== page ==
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Let Them Eat Fat Essay Research Paper

Let Them Eat Fat Essay, Research Paper

Would you Like Fries with That?

Kirk Nugent


Would you like fries with that? asks a Mcdonalds employee to an obviously

overweight man. And of course he excepts the offer of those mouth watering fries and

neither of them think twice about the addition of calories or the obvious health risks.

Unfortunately, this scene is a common one through out America, where obesity is starting

to look more like an epidemic than a simple will power problem. Obesity is ravishing our

country, especially the lower classes, yet nothing seems to be done about it. It seems that

becoming obese, is a normal response to the American environment. currently, one fifth

of all Americans are obese with no downward trend in sight. Obesity isn t being taken

very seriously by the American public or by the authorities . If were aren t careful,

obesity could cost more than Aids or any other epidemic in the history of the world.

Strangely enough, obesity seems to be more of a class issue than other epidemics.

Studies have shown that low income families are more obese than the wealthier class.

That seems puzzling because how can the poor get money to eat more than the rich?

That s simple. They aren t getting more money or more food, just unhealthy food for less

money. Mcdonalds value meals cost less than an hours worth of work at a minimum

wage job. Most of the poorer people live in cities because it is easier to find affordable

housing there than anywhere else. Likewise 1 out of 4 Mcdonalds hamburgers are sold to

inner city consumers. Along with this startling fact is the issue of child obesity. Between

the ages of 5 and 11, the rate for girls is 27%; for boys 23%. By fourth grade the rate for

girls peaks at 32%, while boys top out at 43%. These are the rates for Mexican

American children who predominantly live in the cities and are of the lower class. Child

obesity has grown so out of control that it has been declared epidemic by the surgeon

general. The cost of general public health budget by 2020 will run into the hundreds of

billions, making HIV look, economically, like a bad case of the flu.

People don t only need to watch what they eat but many people, children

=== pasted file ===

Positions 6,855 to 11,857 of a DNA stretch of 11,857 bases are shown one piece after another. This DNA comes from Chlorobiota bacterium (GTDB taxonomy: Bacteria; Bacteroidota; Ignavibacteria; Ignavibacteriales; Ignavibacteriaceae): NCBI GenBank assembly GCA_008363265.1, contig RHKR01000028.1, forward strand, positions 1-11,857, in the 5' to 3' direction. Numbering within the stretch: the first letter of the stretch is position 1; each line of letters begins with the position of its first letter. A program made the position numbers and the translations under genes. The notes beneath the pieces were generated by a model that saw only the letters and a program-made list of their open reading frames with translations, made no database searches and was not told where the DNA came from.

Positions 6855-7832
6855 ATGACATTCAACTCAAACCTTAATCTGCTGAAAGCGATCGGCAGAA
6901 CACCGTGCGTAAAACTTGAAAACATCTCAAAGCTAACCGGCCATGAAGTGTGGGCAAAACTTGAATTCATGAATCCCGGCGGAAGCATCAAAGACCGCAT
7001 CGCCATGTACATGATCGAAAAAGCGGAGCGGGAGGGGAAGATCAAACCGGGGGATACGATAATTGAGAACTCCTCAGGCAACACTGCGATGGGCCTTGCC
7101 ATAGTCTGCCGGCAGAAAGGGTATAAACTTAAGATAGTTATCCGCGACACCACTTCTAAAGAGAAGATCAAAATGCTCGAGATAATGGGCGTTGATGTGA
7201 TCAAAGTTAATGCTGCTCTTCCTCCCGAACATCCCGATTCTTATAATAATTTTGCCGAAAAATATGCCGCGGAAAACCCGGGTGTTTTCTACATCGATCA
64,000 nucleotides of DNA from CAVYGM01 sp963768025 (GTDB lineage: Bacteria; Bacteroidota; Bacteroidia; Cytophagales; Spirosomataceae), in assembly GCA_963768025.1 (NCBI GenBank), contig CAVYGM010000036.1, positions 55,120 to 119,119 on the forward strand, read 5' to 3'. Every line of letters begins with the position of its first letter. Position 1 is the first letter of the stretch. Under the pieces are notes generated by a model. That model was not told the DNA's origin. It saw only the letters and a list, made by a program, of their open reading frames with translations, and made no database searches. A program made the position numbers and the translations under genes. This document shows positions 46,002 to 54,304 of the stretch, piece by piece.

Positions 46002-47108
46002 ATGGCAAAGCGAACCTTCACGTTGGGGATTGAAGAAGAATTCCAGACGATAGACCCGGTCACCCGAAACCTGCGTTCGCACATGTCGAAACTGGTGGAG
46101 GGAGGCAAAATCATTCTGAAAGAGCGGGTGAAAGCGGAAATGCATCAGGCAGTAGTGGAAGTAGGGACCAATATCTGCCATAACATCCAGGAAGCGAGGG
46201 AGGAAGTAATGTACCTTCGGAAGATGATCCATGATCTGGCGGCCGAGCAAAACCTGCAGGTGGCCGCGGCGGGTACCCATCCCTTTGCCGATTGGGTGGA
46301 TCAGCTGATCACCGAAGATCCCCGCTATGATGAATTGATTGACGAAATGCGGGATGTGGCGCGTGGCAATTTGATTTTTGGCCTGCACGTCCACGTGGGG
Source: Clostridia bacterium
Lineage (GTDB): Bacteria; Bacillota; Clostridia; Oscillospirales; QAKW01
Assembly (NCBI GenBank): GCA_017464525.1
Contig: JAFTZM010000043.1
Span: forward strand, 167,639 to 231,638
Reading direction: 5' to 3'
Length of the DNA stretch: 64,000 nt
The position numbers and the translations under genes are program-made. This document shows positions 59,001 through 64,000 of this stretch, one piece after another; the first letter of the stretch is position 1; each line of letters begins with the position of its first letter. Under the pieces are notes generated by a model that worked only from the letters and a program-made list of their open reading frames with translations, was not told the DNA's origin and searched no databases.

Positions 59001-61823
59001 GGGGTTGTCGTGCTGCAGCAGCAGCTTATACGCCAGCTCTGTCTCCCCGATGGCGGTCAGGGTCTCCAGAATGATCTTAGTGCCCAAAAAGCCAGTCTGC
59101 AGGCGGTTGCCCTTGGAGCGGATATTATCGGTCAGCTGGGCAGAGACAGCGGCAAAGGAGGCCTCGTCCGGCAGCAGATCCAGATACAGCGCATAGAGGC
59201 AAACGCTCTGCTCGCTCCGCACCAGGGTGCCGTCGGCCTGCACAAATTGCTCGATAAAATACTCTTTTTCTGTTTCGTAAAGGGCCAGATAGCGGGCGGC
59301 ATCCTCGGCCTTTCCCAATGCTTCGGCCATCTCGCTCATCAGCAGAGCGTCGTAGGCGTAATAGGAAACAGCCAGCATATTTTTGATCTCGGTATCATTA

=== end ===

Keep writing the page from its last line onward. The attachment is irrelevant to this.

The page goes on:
especially, aren t getting enough exercise. Despite our cultural obsession with sports and

professional athletes, Children are getting less opportunities to just shoot some hoops.

Currently only one state, Illinois, requires kids grades k-12 to participate in Physical

Education. Along with that only 19 percent of high schools nation wide are physically

active for 20 minutes every day. In California, proposition 13 has literally gutted all

school-based physical education classes. There are no places were a kid can go after

school to play sports so they go home and watch TV. With the decrease in activity, there

has been a rise in TV viewing, averaging 32 hours a week. That s almost 5 hours per day

in every house in America. So if kids aren t getting exercise and are eating unhealthy who

should care? We have organizations whose job it is to care, but it seems like they just

don t. The media, the academy, public health care workers and the government do almost

nothing. Greg Critser offers that these people look at obesity as a class issue which

transcends the boundaries of race and gender. The key adjective in all the outstanding

survey s that have been take is poor. The poor African Americans, the poor Whites, the

poor Latinos, who all follow the basic lifestyle that has been adopted as OK in America.

How could such a large epidemic seem to only severely effect the lower classes?

This answer maybe a little more complicated than it seems. First off, the poor Americans

aren t getting sufficient exercise and they aren t eating healthy. But there is much more

than that. The fashion industry has recently focused on baggy hip-hop clothing. This

makes it possible to become stylishly stout . Fatness is often celebrated on rap videos

and is associated with wealth and power. Well that starts to explain why the poor tend to

be larger, but why have the richer people been excluded from this startling epidemic? In

corporate America, meanwhile, being fat is taboo, a surefire career-killer. If you can t

control your contours, goes the logic, how can you control a budget or staff? How many

fat men or women have you seen on the cover of Forbs lately? There are none.

This seems as though the rich, higher class is letting the poorer people eat fat and

live unhealthy. The corporations putting up Mcdonalds every 3 blocks don t seem to mind

the growing problem, neither does the middle-class. The reasons for letting the poor get

fat are complicated. I think that Critser really captures the truth with these lines, For

what do the fat, darker, exploited poor, with their unbridled primal appetites, have to offer

us but a chance for we diet and shape conscience folk to live vicariously? Call it boundary

envy. Or, rather, boundary-free envy. And yet, by living outside their boundaries, the poor

live within ours; fat people don not threaten our ways of life; their angers entombed in

flesh, they are slowed, they are softened, they are fed. This issue can t be taken lightly by

the American public. It needs to be recognized as a problem. Not some much that we

drive people to anorexia, but enough so that it is in our consciences every day. Because

rather soon, it will be too late.